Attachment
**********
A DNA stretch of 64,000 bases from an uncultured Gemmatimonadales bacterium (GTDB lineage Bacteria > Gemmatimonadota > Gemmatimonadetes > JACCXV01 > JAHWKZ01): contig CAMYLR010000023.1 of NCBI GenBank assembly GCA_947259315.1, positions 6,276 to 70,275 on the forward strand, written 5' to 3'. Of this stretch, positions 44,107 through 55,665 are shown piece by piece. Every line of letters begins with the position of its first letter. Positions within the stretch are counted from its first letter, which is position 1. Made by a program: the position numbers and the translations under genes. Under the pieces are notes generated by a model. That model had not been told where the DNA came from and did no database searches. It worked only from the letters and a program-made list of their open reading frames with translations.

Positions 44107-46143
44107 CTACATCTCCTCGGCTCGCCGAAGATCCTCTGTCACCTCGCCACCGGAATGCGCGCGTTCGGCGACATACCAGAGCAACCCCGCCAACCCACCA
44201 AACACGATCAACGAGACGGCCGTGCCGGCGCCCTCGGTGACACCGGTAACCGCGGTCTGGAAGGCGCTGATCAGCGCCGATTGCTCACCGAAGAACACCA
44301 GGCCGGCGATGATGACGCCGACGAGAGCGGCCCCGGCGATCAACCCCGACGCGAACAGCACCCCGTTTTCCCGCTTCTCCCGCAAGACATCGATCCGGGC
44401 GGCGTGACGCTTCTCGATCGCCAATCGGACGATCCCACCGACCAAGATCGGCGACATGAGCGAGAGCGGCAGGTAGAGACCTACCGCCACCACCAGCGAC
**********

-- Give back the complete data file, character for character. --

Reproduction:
A DNA stretch of 64,000 bases from an uncultured Gemmatimonadales bacterium (GTDB lineage Bacteria > Gemmatimonadota > Gemmatimonadetes > JACCXV01 > JAHWKZ01): contig CAMYLR010000023.1 of NCBI GenBank assembly GCA_947259315.1, positions 6,276 to 70,275 on the forward strand, written 5' to 3'. Of this stretch, positions 44,107 through 55,665 are shown piece by piece. Every line of letters begins with the position of its first letter. Positions within the stretch are counted from its first letter, which is position 1. Made by a program: the position numbers and the translations under genes. Under the pieces are notes generated by a model. That model had not been told where the DNA came from and did no database searches. It worked only from the letters and a program-made list of their open reading frames with translations.

Positions 44107-46143
44107 CTACATCTCCTCGGCTCGCCGAAGATCCTCTGTCACCTCGCCACCGGAATGCGCGCGTTCGGCGACATACCAGAGCAACCCCGCCAACCCACCA
44201 AACACGATCAACGAGACGGCCGTGCCGGCGCCCTCGGTGACACCGGTAACCGCGGTCTGGAAGGCGCTGATCAGCGCCGATTGCTCACCGAAGAACACCA
44301 GGCCGGCGATGATGACGCCGACGAGAGCGGCCCCGGCGATCAACCCCGACGCGAACAGCACCCCGTTTTCCCGCTTCTCCCGCAAGACATCGATCCGGGC
44401 GGCGTGACGCTTCTCGATCGCCAATCGGACGATCCCACCGACCAAGATCGGCGACATGAGCGAGAGCGGCAGGTAGAGACCTACCGCCACCACCAGCGAC